for-phone-onlyfor-tablet-portrait-upfor-tablet-landscape-upfor-desktop-upfor-wide-desktop-up

$30.9 trillion.[i] With a T. That is how much the US government owes its creditors. Investors have long fretted US debt, and fear has escalated alongside long-term interest rates’ rise this year—especially with the Fed reducing its holdings of Treasury bonds. The implication: Without the Fed keeping interest rates low, the US’s creditworthiness will crumble, scaring investors and potentially risking default. Yet as Fisher Investments’ review of US debt will show, it is more manageable than that narrative suggests.

US debt looks big in a vacuum, but put it into context. That $30.9 trillion total debt number includes Treasury bonds held by government agencies, including Social Security, known as “intragovernmental debt.” This is money the government owes itself—borrower and creditor cancel each other out. It is, effectively, an accounting entry. Therefore, most analysts rightly focus on “net public debt,” which excludes intragovernmental holdings—that is, debt owned by US and international investors and the Fed. Currently, that number is $24.3 trillion.[ii]

Exhibit 1: US Federal Debt by Holder

Source: US Treasury and Congressional Research Service, as of 09/14/2022. Owners of US government debt on 12/31/2021.

This number is still big, but debt has grown along with the economy. As a percentage of GDP—a measure of annual economic output—US debt is below WWII-era highs, currently 97.6% as of Q2 2022 versus 1946’s 109%.[iii] That figure didn’t presage a debt crisis, and robust 20th-century economic growth helped cut the debt burden relative to the economy. This, despite the fact the total amount of debt, in dollars, never fell.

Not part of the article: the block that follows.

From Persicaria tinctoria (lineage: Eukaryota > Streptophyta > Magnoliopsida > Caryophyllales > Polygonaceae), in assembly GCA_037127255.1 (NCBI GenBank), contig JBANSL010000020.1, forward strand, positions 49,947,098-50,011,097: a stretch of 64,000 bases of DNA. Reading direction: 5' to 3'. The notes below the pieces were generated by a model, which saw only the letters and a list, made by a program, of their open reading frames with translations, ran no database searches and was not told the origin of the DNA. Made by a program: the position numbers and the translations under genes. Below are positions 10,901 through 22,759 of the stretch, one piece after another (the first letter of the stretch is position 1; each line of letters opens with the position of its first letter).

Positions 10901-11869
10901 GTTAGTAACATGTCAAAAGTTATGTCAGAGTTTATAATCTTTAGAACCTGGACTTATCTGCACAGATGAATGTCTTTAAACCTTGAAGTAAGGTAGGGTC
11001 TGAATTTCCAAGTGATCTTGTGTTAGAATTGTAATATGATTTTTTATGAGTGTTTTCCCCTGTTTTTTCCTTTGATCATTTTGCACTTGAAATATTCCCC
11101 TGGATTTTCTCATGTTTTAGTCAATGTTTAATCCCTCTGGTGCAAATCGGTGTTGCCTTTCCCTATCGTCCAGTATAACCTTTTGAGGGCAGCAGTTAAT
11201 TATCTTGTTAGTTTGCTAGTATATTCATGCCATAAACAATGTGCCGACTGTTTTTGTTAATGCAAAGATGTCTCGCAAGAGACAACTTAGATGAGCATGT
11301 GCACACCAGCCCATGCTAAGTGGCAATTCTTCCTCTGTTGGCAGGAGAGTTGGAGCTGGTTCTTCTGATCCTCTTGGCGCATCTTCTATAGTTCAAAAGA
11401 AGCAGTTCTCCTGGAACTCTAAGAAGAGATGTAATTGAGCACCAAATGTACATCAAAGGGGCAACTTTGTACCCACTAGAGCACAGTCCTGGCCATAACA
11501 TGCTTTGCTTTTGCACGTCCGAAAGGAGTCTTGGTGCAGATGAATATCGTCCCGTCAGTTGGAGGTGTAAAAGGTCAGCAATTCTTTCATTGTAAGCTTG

That said, Fisher Investments doesn’t think debt-to-GDP (Gross Domestic Product) properly measures debt’s sustainability. The government doesn’t have to pay off all of its debt immediately, and it doesn’t pay off its debt with GDP. Comparing the total level of debt to the annual flow of economic activity, therefore, doesn’t tell you much, in our view.

Instead, look at what the government actually pays: annual interest and principal payments on maturing debt. It pays principal by issuing new debt to refinance maturing bonds—not a problem, based on continued high demand at US Treasury auctions. That leaves interest payments, which the Treasury pays with tax revenue. The US paid $352 billion to service its 2021 debt.[iv] But the Treasury also took in slightly over $4 trillion in revenue. Hence, interest payments represented just 8.7% of revenue.[v] In Fisher Investments’ reviews of market history, we find that ratio has been far larger and didn’t create any problems. For the 1980s and 1990s, interest costs exceeded 10% of revenues, peaking at 18.4% in 1991.[vi] The 1980s and 1990s featured big bull markets and long runs of strong economic growth, including the 1990s’ Tech boom—which coincided with history’s longest bull market. If the US economy and markets could thrive alongside a much higher debt service burden, we doubt debt is problematic for either now.